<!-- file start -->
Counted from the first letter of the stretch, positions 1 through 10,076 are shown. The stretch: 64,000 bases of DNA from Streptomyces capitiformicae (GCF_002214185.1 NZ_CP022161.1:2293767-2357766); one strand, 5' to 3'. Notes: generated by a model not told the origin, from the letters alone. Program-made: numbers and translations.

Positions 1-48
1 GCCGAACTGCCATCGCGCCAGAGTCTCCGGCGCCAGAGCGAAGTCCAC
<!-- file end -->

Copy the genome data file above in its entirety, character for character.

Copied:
Counted from the first letter of the stretch, positions 1 through 10,076 are shown. The stretch: 64,000 bases of DNA from Streptomyces capitiformicae (GCF_002214185.1 NZ_CP022161.1:2293767-2357766); one strand, 5' to 3'. Notes: generated by a model not told the origin, from the letters alone. Program-made: numbers and translations.

Positions 1-48
1 GCCGAACTGCCATCGCGCCAGAGTCTCCGGCGCCAGAGCGAAGTCCAC